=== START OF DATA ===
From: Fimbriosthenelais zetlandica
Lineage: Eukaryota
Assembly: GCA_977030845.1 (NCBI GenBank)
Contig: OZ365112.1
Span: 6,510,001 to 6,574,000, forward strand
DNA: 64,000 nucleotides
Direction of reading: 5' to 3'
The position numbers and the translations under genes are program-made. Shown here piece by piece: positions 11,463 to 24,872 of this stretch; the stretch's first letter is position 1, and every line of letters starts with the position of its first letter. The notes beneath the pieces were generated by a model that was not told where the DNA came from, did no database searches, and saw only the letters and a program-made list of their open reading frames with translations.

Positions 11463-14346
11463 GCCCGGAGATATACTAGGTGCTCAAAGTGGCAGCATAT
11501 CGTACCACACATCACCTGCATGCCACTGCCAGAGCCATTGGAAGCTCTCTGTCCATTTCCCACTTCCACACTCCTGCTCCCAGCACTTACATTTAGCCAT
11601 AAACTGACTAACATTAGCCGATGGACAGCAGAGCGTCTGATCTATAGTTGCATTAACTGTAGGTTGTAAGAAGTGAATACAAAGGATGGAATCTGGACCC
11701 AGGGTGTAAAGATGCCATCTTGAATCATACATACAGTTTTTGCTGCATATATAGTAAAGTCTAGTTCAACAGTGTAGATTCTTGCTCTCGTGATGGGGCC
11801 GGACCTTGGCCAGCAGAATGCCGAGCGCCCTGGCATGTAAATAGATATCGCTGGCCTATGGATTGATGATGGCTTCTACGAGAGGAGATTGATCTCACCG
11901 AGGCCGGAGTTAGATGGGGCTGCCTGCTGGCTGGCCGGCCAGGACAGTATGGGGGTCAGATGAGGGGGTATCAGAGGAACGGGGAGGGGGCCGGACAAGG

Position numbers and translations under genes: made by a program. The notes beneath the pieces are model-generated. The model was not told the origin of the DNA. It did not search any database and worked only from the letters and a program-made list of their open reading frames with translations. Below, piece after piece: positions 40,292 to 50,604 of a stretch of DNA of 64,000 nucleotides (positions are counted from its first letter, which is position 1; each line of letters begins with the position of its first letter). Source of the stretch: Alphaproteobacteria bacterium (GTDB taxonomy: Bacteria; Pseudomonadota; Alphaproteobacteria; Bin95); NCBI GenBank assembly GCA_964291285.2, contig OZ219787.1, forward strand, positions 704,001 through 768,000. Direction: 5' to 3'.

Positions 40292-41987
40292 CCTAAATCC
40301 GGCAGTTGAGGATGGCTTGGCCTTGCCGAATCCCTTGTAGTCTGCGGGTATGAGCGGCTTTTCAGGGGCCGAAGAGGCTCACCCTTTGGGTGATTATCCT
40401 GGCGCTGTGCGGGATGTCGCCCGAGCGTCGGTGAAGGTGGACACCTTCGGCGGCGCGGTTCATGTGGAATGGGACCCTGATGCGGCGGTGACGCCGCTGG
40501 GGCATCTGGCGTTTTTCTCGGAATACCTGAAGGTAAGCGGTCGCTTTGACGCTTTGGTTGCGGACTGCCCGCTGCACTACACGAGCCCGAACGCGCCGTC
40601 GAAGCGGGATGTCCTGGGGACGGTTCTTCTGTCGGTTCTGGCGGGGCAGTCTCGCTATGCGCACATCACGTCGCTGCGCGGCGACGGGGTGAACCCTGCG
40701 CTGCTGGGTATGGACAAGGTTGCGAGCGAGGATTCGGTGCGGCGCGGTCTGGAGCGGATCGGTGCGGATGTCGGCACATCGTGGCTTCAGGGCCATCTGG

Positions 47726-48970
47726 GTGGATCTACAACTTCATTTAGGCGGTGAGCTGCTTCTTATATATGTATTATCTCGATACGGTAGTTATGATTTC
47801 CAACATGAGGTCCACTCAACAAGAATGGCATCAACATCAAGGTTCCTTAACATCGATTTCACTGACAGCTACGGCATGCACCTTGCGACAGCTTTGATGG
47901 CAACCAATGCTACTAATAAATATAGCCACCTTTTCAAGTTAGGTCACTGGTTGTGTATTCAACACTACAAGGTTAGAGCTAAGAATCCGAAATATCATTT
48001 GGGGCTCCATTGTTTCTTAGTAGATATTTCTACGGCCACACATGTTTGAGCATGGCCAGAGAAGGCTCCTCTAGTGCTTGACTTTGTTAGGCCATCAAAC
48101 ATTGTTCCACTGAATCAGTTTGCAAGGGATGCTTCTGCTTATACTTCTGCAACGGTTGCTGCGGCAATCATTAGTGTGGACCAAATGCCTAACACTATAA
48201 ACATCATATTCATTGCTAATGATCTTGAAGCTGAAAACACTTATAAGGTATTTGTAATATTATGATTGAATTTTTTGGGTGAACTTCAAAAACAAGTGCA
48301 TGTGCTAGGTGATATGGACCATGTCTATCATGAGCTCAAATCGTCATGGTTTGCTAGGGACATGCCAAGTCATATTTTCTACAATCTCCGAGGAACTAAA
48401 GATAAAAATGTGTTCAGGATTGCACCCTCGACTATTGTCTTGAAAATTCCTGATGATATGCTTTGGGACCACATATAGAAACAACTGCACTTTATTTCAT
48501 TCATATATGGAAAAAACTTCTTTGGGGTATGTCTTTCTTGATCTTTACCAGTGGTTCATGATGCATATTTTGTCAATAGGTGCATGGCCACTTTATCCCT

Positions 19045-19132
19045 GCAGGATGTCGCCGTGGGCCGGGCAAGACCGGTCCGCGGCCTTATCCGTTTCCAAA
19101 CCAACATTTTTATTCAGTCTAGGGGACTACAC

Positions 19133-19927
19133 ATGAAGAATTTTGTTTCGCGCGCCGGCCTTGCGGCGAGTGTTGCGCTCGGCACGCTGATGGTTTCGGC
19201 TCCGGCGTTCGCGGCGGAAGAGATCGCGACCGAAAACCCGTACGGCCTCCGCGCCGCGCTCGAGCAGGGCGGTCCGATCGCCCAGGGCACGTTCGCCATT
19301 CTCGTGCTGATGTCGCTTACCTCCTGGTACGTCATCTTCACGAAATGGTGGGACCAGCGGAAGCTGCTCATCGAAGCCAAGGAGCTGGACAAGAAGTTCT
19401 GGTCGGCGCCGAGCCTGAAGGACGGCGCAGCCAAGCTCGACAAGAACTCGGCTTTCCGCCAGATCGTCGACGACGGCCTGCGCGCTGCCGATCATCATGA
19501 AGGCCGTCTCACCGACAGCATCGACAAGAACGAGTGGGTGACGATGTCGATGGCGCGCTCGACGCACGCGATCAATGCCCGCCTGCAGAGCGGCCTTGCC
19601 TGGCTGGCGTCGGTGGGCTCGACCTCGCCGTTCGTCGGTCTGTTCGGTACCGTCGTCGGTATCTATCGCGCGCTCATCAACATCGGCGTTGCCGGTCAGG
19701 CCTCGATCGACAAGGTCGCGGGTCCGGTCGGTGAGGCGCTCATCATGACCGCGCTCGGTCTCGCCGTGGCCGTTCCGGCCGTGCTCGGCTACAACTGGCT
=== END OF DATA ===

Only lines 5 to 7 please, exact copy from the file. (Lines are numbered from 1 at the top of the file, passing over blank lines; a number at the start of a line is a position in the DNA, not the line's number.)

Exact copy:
Span: 6,510,001 to 6,574,000, forward strand
DNA: 64,000 nucleotides
Direction of reading: 5' to 3'